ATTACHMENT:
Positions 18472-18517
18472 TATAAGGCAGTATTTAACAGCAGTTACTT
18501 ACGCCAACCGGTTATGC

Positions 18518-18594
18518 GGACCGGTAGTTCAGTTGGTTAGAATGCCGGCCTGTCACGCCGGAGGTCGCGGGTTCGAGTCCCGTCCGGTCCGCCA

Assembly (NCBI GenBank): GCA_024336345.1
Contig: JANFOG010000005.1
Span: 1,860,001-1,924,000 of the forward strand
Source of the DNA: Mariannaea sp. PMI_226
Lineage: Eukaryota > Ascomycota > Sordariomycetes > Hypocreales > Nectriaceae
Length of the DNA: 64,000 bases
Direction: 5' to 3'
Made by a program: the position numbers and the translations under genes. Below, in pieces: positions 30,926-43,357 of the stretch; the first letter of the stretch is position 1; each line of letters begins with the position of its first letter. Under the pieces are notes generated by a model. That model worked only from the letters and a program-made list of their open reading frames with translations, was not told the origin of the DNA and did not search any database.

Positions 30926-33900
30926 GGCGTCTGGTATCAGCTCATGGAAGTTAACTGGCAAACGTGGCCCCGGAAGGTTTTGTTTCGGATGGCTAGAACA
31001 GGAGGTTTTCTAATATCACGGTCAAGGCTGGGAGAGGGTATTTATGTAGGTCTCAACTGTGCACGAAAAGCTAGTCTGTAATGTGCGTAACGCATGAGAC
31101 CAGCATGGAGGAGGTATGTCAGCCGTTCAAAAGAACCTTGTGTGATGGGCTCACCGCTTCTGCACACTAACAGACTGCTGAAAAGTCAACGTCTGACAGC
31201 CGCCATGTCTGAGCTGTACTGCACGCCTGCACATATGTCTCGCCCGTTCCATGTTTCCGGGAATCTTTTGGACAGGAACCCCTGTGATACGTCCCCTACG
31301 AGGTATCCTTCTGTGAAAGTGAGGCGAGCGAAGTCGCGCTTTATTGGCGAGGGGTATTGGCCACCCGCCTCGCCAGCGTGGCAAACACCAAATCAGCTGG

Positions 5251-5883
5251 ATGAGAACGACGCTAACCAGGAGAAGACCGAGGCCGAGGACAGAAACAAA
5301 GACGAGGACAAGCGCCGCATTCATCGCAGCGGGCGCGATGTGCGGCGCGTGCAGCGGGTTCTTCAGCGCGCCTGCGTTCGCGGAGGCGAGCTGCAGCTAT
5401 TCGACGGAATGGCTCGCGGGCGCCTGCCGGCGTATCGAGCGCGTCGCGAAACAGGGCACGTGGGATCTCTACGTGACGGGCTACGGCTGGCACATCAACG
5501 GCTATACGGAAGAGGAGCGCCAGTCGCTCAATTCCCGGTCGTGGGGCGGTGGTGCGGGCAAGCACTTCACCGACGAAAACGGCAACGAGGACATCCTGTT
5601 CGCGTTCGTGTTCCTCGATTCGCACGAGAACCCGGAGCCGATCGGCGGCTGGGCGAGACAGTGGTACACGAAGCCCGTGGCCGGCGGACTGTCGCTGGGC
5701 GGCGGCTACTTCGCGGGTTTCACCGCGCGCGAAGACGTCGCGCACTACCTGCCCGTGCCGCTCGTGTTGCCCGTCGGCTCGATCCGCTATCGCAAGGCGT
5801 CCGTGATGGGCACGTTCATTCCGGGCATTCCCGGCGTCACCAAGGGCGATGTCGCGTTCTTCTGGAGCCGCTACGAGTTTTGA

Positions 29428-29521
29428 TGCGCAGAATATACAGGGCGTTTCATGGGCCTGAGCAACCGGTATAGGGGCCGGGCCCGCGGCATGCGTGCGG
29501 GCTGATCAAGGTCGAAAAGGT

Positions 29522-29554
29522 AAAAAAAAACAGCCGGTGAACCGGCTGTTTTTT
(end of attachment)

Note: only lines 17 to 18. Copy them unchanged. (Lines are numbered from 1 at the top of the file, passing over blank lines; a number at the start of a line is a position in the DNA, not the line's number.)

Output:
31101 CAGCATGGAGGAGGTATGTCAGCCGTTCAAAAGAACCTTGTGTGATGGGCTCACCGCTTCTGCACACTAACAGACTGCTGAAAAGTCAACGTCTGACAGC
31201 CGCCATGTCTGAGCTGTACTGCACGCCTGCACATATGTCTCGCCCGTTCCATGTTTCCGGGAATCTTTTGGACAGGAACCCCTGTGATACGTCCCCTACG